A recent initiative launched by the Cochrane High School (CHS) Sustainable Development Committee has sparked significant controversy in the residential area surrounding the school.
Neighbours of CHS have expressed concern over a recent development application permit made by the committee to install an Evance R9000 5 kW wind turbine on the west side of the school; the concern is with regards to the level of noise potentially produced by the wind turbine, as well as the visual obstruction of the 60-foot high construct.
“We feel the school has not made enough effort to inform the community,” said community member, Brenda Samborski, who expressed concern over placing a wind turbine of this size in between three schools.
“If they’re ‘genuinely’ concerned about resident opposition, why are they continuing with it when the majority of people affected by it oppose it?” added neighbour Richard Kennedy.
Both Kennedy and Samborski feel that the flyer handed out to residents near CHS was misleading and uninformative – highlighting the depiction of a wind turbine in a vacant field on the flyers as irrelevant with regards to their placement in neighborhoods.
Samborski relayed that committee chair, Stephanie Bennett, has not been transparent nor receptive to other alternative possibilities – such as smaller wind turbines, more solar panels or other sustainable development project ideas.
“When we approached the school and Ms. Bennett about considering other mutually acceptable solutions, we were given a very firm ‘no’,” said Samborski.
“Not a single phase of this longstanding project has ever brought harm or degradation to our students, school division or community,” explained Bennett. “There was no malice or secrecy intended in our process for this small wind turbine project.”
The project will be reviewed and either granted or denied by the Cochrane Planning Committee (CPC) – made up of three councillors, Tara McFadden, Joann Churchill and Ivan Davies and five community members, Doug Marter, Keith Crowder, John Moody, Scott Odegaard and Steven Grossick, by mid-summer.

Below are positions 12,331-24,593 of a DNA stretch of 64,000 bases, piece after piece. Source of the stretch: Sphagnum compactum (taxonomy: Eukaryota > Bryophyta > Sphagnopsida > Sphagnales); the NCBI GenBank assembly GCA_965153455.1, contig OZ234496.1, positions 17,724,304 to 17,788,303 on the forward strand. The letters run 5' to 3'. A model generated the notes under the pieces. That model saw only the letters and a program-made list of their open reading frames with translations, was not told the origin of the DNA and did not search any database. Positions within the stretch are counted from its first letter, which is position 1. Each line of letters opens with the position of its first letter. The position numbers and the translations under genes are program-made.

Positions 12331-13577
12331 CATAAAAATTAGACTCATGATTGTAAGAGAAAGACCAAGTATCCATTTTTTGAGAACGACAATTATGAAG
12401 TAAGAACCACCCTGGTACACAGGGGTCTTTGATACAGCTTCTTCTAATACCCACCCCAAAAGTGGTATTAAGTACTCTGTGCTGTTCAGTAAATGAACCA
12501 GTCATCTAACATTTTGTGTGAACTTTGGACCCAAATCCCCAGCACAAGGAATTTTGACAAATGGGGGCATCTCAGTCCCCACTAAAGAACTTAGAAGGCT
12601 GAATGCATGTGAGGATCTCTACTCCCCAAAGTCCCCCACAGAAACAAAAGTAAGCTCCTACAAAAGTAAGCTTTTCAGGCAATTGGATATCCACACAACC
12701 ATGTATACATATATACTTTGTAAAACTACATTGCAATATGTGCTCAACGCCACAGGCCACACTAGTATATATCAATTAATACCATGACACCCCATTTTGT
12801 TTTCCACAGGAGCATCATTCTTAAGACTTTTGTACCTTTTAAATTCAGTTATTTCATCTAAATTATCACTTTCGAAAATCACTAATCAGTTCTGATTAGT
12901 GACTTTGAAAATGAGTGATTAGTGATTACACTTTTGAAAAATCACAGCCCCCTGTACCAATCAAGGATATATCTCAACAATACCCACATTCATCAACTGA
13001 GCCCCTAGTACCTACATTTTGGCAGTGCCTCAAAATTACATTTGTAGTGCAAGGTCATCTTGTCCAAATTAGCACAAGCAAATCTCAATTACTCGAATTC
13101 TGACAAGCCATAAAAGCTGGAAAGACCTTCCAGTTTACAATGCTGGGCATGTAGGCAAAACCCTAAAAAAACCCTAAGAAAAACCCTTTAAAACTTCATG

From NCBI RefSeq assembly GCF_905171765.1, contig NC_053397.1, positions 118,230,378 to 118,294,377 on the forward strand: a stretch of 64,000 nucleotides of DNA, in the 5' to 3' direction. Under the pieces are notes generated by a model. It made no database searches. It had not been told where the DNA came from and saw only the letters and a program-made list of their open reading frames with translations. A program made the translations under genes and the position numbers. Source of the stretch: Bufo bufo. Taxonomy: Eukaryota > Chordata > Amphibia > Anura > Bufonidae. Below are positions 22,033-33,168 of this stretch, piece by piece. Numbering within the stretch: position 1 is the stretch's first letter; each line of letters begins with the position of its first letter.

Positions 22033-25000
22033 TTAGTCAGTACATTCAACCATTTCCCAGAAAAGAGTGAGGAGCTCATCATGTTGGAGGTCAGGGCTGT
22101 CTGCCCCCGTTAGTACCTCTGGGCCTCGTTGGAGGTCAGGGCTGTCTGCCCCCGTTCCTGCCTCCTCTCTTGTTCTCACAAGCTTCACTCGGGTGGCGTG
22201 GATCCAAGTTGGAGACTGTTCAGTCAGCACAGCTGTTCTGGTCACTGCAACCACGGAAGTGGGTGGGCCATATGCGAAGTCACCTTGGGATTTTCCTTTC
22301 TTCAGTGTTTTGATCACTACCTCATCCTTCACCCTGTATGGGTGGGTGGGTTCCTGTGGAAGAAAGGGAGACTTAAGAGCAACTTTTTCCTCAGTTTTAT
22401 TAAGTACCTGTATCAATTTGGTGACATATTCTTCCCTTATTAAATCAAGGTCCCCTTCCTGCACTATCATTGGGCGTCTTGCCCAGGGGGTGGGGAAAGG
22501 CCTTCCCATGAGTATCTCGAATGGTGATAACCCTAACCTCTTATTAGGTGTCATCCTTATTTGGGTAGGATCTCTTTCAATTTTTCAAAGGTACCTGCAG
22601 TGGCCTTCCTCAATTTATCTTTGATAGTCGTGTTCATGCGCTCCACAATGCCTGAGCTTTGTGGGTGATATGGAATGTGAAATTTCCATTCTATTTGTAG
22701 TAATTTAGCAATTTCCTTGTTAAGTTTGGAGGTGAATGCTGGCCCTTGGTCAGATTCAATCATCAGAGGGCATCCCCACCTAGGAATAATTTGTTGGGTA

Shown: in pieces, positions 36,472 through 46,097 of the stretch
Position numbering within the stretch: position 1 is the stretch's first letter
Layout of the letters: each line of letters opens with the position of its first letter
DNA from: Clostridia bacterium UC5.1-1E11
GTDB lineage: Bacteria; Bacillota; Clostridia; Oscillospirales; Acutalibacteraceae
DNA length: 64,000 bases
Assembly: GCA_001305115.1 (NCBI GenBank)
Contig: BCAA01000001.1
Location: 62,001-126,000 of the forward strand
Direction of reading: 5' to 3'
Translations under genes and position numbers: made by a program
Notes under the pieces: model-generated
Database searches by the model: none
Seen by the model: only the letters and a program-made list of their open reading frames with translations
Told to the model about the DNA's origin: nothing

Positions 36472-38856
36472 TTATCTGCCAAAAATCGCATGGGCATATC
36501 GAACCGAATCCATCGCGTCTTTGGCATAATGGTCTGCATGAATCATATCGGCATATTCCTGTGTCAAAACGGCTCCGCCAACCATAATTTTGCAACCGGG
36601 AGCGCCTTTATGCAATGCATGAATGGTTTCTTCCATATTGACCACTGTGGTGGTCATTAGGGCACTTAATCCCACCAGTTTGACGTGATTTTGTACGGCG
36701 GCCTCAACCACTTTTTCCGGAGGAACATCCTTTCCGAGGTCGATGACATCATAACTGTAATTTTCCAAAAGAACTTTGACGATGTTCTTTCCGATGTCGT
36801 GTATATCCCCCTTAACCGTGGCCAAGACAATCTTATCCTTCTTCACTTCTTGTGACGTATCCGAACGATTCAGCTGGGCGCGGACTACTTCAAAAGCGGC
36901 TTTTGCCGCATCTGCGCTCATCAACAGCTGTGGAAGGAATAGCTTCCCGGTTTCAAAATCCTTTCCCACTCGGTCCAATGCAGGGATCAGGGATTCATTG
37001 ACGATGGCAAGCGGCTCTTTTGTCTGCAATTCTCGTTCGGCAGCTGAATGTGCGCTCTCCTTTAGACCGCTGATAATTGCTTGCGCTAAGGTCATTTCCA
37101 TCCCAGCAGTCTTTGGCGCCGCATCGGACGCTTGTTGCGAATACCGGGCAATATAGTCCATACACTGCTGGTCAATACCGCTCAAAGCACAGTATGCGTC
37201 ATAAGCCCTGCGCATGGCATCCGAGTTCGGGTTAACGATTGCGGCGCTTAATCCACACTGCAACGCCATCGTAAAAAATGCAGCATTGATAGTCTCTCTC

“It’s in the middle of the application process,” explained Jared Kassel, manager of development services for the Town of Cochrane. “The CPC will make a decision on the wind turbine based on the policies outlined in the Cochrane Land Use Bylaw.”
Kassel said he estimates the CPC will reach a decision around mid-August; at that point, should the permit be approved, those who oppose it will have a period around two weeks to appeal the decision; learn more at cochrane.ca.
Those opposing the initiative remain firm that what bothers them the most is CHS’s poor efforts to inform and involve the surrounding residents in the process, expressing additional concerns about potential impact on health and safety for both animals and humans.
Darrin Russell, international business development manager for Evance Wind, said much of his job is to inform, educate and ease the concerns of those living in areas where the Evance R9000 wind turbines are being installed; he said that there has been no indication from any of their research that these models have any negative impacts on the environment, including animal and human health and well-being.
“We install residential wind turbines in residential areas all the time,” said Russell. “These Evance R9000 models are designed specifically for residential areas.”
Russell said although it may not be the case for other wind turbines, their Evance model is likened to produce as much noise as wind rustling through a tree; he said those more than 100 feet away cannot even hear it, as he has had one in his own backyard for four years; with North American headquarters in Arizona, the company has installed more than 2,000 wind turbines.
Visit evancewind.com to learn more.
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